Goal: Develop work, training and volunteering opportunities to support net zero targets, connect people with nature, rebuild depleted natural resources and increase biodiversity. – 91%
National Nature Service: Government and industry should work together to develop a career ladder, or an incentive, for people not in education, training, or work to contribute to rewilding, land restoration and adaptation projects. This could be driven by a National Nature Service, supplemented by a Conservation Volunteers Scheme. – 96%
Children’s Parliament: Help children and adults learn green skills that will help tackle the climate emergency like:
• How to grow food and compost
• How to recycle properly
• How to repair and mend things
• How to have a climate friendly diet
• How to plant trees and protect wildlife
Children’s Parliament: Teach children and young people about what green jobs and qualifications they could get when they’re older. In schools, introduce children to different green jobs, and degrees at university which are designed to tackle climate change.
Green Training and Apprenticeship Scheme: Scottish Government should support businesses and employers to transition and prioritise green skills by introducing a national training/retraining and apprenticeship scheme for new green jobs, accessible to all. – 96%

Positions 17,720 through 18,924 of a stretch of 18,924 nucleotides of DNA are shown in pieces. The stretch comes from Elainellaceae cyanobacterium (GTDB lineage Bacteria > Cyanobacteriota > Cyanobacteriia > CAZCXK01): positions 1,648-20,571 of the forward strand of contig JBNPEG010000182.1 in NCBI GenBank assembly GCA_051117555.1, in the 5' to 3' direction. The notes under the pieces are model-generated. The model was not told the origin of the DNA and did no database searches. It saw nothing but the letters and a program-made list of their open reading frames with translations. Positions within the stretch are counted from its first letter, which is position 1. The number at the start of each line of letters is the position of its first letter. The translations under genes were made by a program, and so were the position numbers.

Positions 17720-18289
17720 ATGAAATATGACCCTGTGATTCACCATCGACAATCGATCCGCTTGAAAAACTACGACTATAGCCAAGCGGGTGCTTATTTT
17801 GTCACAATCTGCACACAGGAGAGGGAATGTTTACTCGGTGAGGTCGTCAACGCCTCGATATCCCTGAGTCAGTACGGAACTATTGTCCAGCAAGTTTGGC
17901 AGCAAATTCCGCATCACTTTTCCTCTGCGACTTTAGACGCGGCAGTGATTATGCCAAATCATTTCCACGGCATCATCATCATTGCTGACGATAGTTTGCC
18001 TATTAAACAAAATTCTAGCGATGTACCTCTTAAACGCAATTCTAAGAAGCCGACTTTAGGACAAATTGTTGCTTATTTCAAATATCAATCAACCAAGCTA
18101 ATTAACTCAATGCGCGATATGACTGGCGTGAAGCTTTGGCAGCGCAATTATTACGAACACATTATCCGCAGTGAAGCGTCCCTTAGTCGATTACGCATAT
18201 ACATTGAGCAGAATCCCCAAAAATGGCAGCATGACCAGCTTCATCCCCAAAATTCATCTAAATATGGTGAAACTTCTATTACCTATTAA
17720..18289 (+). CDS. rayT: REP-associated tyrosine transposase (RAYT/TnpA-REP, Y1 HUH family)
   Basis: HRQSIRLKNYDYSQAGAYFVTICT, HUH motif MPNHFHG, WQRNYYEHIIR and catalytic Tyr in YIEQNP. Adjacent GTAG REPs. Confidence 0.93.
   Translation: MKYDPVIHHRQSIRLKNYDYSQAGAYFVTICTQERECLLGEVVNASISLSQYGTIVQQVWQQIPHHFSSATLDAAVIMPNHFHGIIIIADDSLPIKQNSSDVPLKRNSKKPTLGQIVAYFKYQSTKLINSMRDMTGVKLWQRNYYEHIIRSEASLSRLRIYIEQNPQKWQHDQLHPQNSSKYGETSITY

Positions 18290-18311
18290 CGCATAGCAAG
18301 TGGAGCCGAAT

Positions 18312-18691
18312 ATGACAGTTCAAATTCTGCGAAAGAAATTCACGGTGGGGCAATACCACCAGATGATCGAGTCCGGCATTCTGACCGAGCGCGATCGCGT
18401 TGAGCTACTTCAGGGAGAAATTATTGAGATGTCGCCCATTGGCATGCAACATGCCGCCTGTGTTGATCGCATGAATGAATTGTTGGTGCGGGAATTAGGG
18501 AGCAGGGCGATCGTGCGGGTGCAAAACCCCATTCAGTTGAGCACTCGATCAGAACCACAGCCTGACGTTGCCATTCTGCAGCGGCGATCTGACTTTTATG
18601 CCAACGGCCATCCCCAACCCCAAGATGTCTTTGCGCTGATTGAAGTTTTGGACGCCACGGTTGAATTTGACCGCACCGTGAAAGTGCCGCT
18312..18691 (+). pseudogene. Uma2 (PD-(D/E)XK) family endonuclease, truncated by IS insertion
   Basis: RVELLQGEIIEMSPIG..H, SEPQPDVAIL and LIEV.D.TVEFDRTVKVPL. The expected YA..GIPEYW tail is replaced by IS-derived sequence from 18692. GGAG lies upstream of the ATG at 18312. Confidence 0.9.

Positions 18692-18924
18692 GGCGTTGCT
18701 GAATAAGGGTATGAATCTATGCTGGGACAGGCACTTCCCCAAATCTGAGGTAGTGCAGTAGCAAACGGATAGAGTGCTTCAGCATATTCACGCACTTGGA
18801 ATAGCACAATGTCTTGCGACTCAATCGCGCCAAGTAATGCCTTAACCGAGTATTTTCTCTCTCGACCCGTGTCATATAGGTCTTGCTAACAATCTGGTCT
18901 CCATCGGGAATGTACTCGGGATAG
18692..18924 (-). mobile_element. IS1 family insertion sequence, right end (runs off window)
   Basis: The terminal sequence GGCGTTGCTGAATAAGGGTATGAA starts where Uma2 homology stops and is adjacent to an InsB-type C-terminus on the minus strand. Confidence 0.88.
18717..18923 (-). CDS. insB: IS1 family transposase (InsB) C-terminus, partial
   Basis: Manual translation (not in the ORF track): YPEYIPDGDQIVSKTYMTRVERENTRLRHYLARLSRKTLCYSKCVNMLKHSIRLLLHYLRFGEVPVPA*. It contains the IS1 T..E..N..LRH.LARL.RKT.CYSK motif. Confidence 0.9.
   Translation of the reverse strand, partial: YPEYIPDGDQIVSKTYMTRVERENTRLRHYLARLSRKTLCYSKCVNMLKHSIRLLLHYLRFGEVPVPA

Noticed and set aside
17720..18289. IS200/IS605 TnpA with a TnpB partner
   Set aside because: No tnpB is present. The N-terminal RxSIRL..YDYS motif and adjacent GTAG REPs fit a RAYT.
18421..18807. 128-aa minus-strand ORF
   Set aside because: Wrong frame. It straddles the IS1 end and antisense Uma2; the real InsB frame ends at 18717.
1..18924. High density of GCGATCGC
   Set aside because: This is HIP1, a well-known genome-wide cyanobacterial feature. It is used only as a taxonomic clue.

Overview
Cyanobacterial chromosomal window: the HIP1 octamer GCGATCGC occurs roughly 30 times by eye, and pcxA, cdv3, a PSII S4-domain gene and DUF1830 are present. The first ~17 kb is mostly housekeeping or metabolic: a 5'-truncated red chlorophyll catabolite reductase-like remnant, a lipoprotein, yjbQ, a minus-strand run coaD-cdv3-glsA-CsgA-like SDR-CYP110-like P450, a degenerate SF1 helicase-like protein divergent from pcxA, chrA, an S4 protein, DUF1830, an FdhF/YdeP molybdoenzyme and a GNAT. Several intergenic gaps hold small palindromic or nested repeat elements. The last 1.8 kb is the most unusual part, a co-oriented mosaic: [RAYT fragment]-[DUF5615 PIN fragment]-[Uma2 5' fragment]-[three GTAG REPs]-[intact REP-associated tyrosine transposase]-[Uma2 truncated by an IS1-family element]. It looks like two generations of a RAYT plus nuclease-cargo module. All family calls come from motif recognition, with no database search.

Children’s Parliament: Create more jobs for looking after all our nature. This would involve helping people without jobs learn skills to have green jobs.
Children’s Parliament: Help children to play, learn and have hobbies outside. This is so when children grow up, they go outside more often and want to look after our nature.
Flexible Working Conditions: Government should publish clear guidelines about their expectations for flexible working conditions and ensure that businesses are meeting these for staff when making procurement decisions and issuing contracts. – 91%
Children’s Parliament: Help schools to be environmentally-friendly. Schools can be places for planting trees.
Helen, Assembly Member
“Creating a national nature service really appealed to me, I thought it could be a great way to give people ownership and a better understanding of the countryside and nature.”